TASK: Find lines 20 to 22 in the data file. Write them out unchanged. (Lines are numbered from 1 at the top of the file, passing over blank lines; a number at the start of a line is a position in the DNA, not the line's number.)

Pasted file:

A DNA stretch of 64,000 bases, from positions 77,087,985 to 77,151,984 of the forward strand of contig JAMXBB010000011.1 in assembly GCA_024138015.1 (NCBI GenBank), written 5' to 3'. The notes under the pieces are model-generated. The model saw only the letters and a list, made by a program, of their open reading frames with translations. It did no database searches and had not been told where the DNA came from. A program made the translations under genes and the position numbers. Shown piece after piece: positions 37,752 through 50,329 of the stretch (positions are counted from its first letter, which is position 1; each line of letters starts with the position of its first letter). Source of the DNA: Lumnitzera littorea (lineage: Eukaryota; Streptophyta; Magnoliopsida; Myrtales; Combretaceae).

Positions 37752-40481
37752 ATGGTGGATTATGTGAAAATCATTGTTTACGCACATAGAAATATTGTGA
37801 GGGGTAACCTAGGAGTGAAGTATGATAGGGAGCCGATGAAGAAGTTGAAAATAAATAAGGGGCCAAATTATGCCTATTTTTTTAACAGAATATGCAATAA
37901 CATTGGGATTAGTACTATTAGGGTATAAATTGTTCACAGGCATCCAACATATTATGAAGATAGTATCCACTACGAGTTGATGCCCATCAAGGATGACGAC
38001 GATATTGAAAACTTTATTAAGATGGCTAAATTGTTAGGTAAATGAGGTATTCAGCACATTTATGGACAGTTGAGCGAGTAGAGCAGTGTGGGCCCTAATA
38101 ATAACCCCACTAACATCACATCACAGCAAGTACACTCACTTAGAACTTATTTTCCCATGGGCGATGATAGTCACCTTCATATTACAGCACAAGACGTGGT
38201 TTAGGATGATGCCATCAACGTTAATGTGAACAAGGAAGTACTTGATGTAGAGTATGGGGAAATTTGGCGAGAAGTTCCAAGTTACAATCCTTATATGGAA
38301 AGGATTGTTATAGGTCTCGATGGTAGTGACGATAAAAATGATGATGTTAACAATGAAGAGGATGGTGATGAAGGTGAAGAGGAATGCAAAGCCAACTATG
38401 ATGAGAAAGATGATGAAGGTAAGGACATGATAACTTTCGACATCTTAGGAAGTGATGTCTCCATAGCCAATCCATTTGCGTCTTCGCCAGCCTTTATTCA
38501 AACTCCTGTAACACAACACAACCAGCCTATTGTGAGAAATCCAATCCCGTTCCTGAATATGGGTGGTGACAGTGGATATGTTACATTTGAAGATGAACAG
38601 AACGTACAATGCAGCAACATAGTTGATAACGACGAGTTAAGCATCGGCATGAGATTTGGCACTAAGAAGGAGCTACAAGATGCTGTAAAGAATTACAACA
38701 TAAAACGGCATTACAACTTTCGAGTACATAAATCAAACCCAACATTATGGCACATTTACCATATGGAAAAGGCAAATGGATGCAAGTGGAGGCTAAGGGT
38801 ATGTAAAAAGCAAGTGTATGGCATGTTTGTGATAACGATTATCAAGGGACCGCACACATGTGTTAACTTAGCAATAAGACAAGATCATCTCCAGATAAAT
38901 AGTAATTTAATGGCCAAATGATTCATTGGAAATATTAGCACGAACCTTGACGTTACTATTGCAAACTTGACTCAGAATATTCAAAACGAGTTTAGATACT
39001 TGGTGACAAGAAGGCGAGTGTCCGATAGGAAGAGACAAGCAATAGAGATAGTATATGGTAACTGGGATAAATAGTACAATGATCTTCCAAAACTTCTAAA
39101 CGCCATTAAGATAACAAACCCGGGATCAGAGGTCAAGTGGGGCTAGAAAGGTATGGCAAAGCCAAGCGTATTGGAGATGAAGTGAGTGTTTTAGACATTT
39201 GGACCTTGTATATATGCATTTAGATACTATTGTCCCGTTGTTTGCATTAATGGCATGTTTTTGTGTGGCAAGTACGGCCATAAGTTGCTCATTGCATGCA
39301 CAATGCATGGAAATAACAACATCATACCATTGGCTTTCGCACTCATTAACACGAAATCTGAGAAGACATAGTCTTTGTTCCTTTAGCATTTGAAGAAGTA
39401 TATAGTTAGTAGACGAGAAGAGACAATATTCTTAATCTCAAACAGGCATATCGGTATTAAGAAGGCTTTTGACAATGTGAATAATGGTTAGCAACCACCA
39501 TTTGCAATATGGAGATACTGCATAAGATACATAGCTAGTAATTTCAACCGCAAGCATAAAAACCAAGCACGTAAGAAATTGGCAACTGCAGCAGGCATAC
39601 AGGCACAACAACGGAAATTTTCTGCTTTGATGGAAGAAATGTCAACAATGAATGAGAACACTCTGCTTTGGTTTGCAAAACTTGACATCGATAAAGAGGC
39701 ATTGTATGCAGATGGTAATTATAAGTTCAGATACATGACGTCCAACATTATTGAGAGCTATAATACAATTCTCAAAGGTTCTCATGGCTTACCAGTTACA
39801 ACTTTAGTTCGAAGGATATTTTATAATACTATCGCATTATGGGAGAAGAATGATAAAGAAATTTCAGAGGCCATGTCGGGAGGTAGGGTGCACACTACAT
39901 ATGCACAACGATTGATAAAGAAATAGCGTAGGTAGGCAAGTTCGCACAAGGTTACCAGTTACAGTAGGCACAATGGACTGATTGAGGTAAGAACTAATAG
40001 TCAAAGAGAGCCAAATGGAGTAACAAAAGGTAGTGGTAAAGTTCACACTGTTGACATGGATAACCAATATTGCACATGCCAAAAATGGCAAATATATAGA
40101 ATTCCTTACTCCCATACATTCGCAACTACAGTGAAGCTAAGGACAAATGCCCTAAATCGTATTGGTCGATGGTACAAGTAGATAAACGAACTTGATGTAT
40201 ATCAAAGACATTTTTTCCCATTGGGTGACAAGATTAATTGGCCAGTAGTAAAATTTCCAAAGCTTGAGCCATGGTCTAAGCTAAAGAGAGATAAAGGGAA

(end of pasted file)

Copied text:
39401 TATAGTTAGTAGACGAGAAGAGACAATATTCTTAATCTCAAACAGGCATATCGGTATTAAGAAGGCTTTTGACAATGTGAATAATGGTTAGCAACCACCA
39501 TTTGCAATATGGAGATACTGCATAAGATACATAGCTAGTAATTTCAACCGCAAGCATAAAAACCAAGCACGTAAGAAATTGGCAACTGCAGCAGGCATAC
39601 AGGCACAACAACGGAAATTTTCTGCTTTGATGGAAGAAATGTCAACAATGAATGAGAACACTCTGCTTTGGTTTGCAAAACTTGACATCGATAAAGAGGC